dryht-folc, driht-folc, es; n. [folc a people] A nation, multitude; p&o-short;p&u-short;lus, mult&i-short;t&u-long;do :-- Micel aríseþ dryhtfolc to dóme a great multitude shall arise to judgment, Exon. 23 a; Th. 64, 23; Cri. 1042. Dryht-folca helm a protector of nations, 107 a; Th. 408, 24; Rä. 27, 17. Wæs deáþe gedrenced drihtfolca mæ-acute;st the greatest of nations was drenched with death, Cd. 144; Th. 179, 26; Exod. 34 : 160; Th. 198, 13; Exod. 322 : 171; Th. 216, 2; Exod. 589.

dryht-gesíþ an associate, attendant, v. driht-gesíþ.

dryht-gestreón, es; n. [gestreón a treasure] A nation's or people's treasure; p&o-short;p&u-short;li &o-short;pes :-- Eodor gefylled dryhtgestreóna an inclosure filled with people's treasures, Exon. 105 a; Th. 398, 25; Rä. 18, 3.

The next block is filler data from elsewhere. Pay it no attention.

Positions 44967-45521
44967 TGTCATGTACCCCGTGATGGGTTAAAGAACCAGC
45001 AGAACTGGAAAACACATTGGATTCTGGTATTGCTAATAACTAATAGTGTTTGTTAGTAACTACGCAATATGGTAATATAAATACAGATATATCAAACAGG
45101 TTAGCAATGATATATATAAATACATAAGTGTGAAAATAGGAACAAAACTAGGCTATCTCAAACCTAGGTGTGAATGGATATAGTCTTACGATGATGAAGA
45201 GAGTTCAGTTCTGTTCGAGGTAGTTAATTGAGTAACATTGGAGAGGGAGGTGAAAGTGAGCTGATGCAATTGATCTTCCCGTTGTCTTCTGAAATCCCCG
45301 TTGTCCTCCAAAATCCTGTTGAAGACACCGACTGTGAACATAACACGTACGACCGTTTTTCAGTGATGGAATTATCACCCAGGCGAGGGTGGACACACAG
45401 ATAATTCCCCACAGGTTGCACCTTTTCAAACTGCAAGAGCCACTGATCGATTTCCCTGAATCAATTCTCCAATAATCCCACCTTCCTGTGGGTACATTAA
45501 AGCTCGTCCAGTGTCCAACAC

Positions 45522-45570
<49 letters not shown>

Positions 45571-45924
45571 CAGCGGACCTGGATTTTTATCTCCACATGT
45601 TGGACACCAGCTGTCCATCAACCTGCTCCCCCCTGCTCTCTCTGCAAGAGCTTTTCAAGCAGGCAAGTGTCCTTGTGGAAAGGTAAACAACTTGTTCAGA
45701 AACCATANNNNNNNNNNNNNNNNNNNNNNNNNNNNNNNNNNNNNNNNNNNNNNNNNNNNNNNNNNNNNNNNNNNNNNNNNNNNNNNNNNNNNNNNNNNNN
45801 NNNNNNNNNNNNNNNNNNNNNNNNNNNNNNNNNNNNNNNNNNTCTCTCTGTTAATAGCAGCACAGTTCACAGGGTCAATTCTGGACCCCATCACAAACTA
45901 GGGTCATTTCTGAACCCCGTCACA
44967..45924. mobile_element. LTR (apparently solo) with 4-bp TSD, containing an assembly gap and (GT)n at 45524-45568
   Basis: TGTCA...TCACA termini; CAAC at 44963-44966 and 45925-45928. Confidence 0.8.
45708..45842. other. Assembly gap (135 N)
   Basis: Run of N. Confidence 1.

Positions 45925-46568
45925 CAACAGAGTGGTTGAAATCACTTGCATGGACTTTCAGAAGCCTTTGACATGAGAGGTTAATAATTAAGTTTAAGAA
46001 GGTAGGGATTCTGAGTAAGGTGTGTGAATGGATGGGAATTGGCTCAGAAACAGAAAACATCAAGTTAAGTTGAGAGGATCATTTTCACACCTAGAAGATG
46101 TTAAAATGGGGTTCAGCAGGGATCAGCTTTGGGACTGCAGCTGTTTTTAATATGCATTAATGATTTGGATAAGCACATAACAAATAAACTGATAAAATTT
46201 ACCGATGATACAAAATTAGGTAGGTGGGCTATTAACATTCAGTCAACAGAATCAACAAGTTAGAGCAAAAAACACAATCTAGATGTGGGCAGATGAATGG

dryht-guma, driht-guma, an; m. A popular man, man of the people, warrior, retainer, follower, - pl. men, people; vir pop&u-short;l&a-long;ris vel n&o-short;b&i-short;lis, m&i-long;les, s&a-short;telles, - h&o-short;m&i-short;nes :-- Semninga biþ, ðæt, ðec, dryhtguma, ðeáþ ofer-swýðeþ suddenly it will be, that thee, warrior, death overpowers, Beo. Th. 3540; B. 1768. Druncne dryhtguman dóþ swá ic bidde the drunken retainers do as I bid, 2466; B. 1231. Weccaþ of deáþe dryhtgumena bearn, eall monna cynn the sons of men, all mankind, shall wake from death, Exon. 20 b; Th. 55, 22; Cri. 887. Beóþ módsefan dálum gedæ-acute;led, sindon dryhtguman ungelíce dispositions are by parts distributed, people are unlike, 83 b; Th. 314, 31; Mód. 22, 79 a; Th. 297, 23; Cri. 72.

drýhþ, ðú drýhst does, thou doest; 3rd and 2nd pers. pres. of dreógan.

dryht-leóþ, es; n. [leóþ a song] A lordly song; n&o-long;b&i-short;le carmen :-- Be ðam David cyning dryhtleóþ agól king David sang a lordly song of him, Elen. Kmbl. 684; El, 342.